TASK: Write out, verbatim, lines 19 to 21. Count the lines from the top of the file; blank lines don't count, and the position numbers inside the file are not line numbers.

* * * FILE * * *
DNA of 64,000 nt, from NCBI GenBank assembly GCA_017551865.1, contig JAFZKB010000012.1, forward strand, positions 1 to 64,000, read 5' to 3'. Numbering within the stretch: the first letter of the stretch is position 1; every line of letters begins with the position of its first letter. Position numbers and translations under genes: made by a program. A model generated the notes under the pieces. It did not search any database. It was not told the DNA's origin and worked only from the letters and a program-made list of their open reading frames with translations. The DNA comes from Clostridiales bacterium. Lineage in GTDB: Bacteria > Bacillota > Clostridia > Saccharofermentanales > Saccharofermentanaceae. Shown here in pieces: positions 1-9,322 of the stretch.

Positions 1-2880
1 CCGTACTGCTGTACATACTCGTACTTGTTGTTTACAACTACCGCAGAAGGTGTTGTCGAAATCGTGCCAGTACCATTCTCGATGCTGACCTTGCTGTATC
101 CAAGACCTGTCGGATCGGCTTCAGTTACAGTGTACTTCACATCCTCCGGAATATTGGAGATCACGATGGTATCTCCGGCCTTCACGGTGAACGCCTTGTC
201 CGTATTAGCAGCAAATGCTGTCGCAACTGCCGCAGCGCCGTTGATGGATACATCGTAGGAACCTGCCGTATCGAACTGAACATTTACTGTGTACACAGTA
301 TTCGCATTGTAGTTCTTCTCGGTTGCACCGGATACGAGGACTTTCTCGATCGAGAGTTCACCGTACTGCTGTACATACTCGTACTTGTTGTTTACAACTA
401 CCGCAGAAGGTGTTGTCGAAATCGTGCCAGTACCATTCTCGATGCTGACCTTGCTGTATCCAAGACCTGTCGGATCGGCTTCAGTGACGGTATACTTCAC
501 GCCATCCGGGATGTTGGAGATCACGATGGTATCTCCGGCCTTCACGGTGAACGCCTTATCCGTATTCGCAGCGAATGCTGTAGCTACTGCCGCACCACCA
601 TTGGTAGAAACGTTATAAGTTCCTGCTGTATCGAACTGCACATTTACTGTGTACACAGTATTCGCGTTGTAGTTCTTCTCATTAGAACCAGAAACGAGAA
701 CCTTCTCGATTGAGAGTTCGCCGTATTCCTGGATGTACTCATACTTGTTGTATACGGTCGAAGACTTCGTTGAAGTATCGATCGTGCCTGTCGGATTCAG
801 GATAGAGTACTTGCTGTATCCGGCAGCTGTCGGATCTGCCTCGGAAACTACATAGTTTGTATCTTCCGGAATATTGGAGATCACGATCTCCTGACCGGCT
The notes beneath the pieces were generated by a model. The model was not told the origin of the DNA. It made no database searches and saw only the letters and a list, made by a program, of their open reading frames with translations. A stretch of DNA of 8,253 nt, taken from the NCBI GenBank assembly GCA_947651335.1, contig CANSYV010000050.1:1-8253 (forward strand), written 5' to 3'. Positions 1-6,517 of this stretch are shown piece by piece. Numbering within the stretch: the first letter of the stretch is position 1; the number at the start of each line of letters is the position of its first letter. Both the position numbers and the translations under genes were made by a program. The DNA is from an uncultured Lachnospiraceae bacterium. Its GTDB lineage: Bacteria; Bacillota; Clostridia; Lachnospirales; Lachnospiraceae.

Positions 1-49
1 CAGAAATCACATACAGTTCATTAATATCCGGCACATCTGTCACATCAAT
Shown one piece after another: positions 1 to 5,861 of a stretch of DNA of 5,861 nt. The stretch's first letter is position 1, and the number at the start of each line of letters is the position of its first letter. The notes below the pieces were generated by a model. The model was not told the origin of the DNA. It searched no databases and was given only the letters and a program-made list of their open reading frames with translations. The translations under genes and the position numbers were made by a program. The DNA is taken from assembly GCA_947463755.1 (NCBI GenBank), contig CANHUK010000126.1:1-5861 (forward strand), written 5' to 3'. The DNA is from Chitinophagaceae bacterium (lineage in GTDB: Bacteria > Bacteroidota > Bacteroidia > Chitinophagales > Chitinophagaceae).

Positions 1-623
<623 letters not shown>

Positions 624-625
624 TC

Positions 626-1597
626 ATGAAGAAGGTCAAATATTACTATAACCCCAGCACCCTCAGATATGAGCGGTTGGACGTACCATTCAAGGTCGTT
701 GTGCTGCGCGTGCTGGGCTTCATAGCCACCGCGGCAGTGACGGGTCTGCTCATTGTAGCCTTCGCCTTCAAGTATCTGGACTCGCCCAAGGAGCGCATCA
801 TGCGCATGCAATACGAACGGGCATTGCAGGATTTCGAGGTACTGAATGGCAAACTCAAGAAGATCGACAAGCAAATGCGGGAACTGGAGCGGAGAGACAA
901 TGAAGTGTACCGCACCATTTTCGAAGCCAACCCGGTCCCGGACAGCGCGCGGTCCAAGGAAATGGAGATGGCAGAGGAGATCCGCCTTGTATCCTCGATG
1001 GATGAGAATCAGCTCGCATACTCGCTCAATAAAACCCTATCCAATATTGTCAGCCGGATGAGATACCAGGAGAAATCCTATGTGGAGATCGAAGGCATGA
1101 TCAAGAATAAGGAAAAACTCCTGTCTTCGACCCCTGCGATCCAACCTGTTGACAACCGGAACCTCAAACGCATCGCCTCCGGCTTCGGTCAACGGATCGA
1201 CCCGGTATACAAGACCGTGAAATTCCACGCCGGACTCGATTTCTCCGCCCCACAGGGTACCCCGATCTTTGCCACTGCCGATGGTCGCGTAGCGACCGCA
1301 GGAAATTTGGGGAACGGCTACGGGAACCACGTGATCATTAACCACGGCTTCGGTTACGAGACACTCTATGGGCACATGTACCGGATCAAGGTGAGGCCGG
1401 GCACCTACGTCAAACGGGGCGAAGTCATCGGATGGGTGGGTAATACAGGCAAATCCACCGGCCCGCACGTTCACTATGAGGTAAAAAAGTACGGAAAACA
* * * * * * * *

624 TC

Positions 626-1597
626 ATGAAGAAGGTCAAATATTACTATAACCCCAGCACCCTCAGATATGAGCGGTTGGACGTACCATTCAAGGTCGTT